The matchup is also one that hasn’t been rekindled since the pre-Brantley years. He said he has never faced the Cougars in his years as a head or assistant coach at SoHi, and the last time the two teams battled on the gridiron in the postseason was a quarterfinal matchup in the fall of 1999. Service trounced Soldotna that day to the tune of a 54-20 win, and went on to claim the large-schools title.

The following year saw the introduction of a small-schools division, which SoHi eventually became dominant in.

This season, Service opened with a 57-10 thrashing of Wasilla, before suffering a difficult 48-6 defeat to West last week.

Brantley Jr. said he hopes the contest to be another grind-it-out victory, which is a trend that the Stars have combatted this year, the exception to the norm for a team accustomed to putting out their JV squad after halftime.

“Certainly, we like challenges like anyone else,” he said. “We don’t practice our tails off like we do to beat people up.”

Nikiski at Homer, 4 p.m. Saturday

The Bulldogs and the Mariners will get a look at each other for the first time as conference opponents, a meeting that has not had that level of importance before Homer dropped down into small-schools football this year.

“This one’s pretty important,” said Nikiski coach Ted Riddall. “It puts the winner into the drivers seat to that number one spot.”

Nikiski is the only Peninsula Conference team with a win thus far in the season, a 42-12 dropping of Barrow last week.

Homer fell victim to drawing the defending state champions and state runner-ups in back to back weeks.

Homer coach Josh Fraley, whose Mariners squad is still licking its wounds after a 61-18 drubbing at the hands of defending small-schools champs Eielson, said he believes his team will find a better contest against Nikiski, particularly following a week of improvement on tying up loose ends at the line of scrimmage.

“I think we match up better against Nikiski, I don’t think they’re as fast as Eielson,” Fraley said. “We had a lot of missed assignments against Eielson, just a lot of boneheaded mistakes.”

The last time the two teams met was 2010, when Homer — then a medium-schools contender — edged Nikiski 14-6.

Since then, Nikiski has been to four straight small-schools title games, winning two of them, and Homer found its way to the 2012 medium-schools championship finale, where the Mariners ultimately lost to a rising Soldotna powerhouse.

Now, sorted into the same division, sparks are sure to fly in the inaugural conference meeting.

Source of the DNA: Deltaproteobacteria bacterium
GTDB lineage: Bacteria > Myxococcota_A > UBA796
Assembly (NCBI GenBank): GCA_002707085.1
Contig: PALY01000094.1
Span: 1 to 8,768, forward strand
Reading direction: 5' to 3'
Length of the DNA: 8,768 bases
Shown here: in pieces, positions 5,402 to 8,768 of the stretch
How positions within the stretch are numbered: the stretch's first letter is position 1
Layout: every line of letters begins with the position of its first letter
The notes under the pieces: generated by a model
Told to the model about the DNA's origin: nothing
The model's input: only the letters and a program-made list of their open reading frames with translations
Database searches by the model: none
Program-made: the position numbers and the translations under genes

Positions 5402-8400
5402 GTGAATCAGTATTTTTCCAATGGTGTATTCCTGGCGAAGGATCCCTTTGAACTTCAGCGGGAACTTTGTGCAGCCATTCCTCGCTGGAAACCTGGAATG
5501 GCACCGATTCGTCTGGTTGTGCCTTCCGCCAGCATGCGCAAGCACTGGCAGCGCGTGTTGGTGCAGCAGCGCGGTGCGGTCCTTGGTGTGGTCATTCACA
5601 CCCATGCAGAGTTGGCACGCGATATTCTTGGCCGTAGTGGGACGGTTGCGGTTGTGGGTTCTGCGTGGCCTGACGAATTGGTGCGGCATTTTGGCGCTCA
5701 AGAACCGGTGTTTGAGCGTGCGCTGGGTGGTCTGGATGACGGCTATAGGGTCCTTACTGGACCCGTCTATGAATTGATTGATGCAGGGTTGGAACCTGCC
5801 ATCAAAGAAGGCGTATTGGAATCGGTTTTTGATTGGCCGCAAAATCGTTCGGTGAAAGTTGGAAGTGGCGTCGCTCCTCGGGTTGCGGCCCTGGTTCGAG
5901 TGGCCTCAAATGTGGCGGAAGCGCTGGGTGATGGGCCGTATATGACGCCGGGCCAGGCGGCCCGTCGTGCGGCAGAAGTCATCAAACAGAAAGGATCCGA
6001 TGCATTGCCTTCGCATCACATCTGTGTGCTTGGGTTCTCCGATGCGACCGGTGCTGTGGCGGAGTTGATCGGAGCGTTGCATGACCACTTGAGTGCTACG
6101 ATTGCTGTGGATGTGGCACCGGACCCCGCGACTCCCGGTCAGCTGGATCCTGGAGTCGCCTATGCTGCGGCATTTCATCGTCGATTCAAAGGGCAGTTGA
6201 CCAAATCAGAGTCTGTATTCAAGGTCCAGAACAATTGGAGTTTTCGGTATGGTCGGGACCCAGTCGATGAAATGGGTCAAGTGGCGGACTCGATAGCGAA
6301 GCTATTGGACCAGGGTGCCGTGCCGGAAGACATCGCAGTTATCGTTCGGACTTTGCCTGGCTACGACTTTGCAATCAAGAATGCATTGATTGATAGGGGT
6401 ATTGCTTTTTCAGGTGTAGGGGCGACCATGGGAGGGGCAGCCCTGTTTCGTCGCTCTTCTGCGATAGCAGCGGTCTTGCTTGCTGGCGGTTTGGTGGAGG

Using its traditional Wing-T offense, Nikiski has continued to add in bits of a potent passing attack. Last week in Barrow, Bulldogs quarterback Cade Anderson connected on 9 of 12 passing attempts, including four scoring strikes.

“He’s always been accurate,” Riddall said. “The Wing-T utilized running more than throwing, so it keeps teams off balance, and he’s taken a step forward this year.”

Barrow scored first on a blocked punt last week, but Nikiski rallied back for a halftime lead and continued the momentum with 21 points in the third quarter to ice the game.

Now, Riddall and company are awaiting a matchup that they expect to be physical.

“They’ve got some fast guys, so this thing isn’t in the bag for us,” Riddall said. “We’ve just got to make more positive plays than negative plays.”

Homer also has a crafty QB in Teddy Croft, and a strong running back in Josh Fisk. Croft completed 10 of 18 passes last week for 152 yards and two touchdowns, and has combined with Fisk for 386 yards between passing and rushing gains. It has coach Fraley feeling good about the double-headed attack.

“(Croft) was still able to pass even though they knew it was coming,” Fraley said. “Our O line was ineffective, so we decided to open up the offense, and see what we can do.

“He made some fantastic throws in tight windows, some college caliber throws.”

Seward vs. Voznesenka at Homer, 10 a.m. Saturday

Voznesenka will be the first team to take the field at Homer High School on Saturday, just hours before the Mariners face the Nikiski Bulldogs. The Cougars will line up against the Seward Seahawks in their first Peninsula Conference matchup of the year.

Voz opened its season last week with a 52-0 loss to Monroe, but with only 13 players suited up, the Cougars were doing everything they could to keep up in the second half on tired legs.

Of those 13 players, Voznesenka coach Justin Zank said only four had ever seen a football field before this year. Zank had 30 guys on the roster at the end of last year.

With an all-freshman receiving core, Zank said he will be relying on sophomore tailback David Sanarov and sophomore quarterback Nikit Anufriev to pick up much of the load on offense.

“It’s difficult (as coach),” Zank said. “Every other school has some form of Pop Warner or even camps in the offseason, and these guys, they haven’t been exposed to that.

Seward defeated Voz last year 42-6 in a game that clinched the Seahawks first postseason berth in a decade. With the end-of-season pressures further away this time around, Zank said he’s expecting a closer score.

“We know they’re a little bigger than us, with a pretty talented QB,” Zank said, referring to Seward quarterback Rhett Sieverts. “The kid can throw downfield on the run, so we’ve just got to contain those guys.”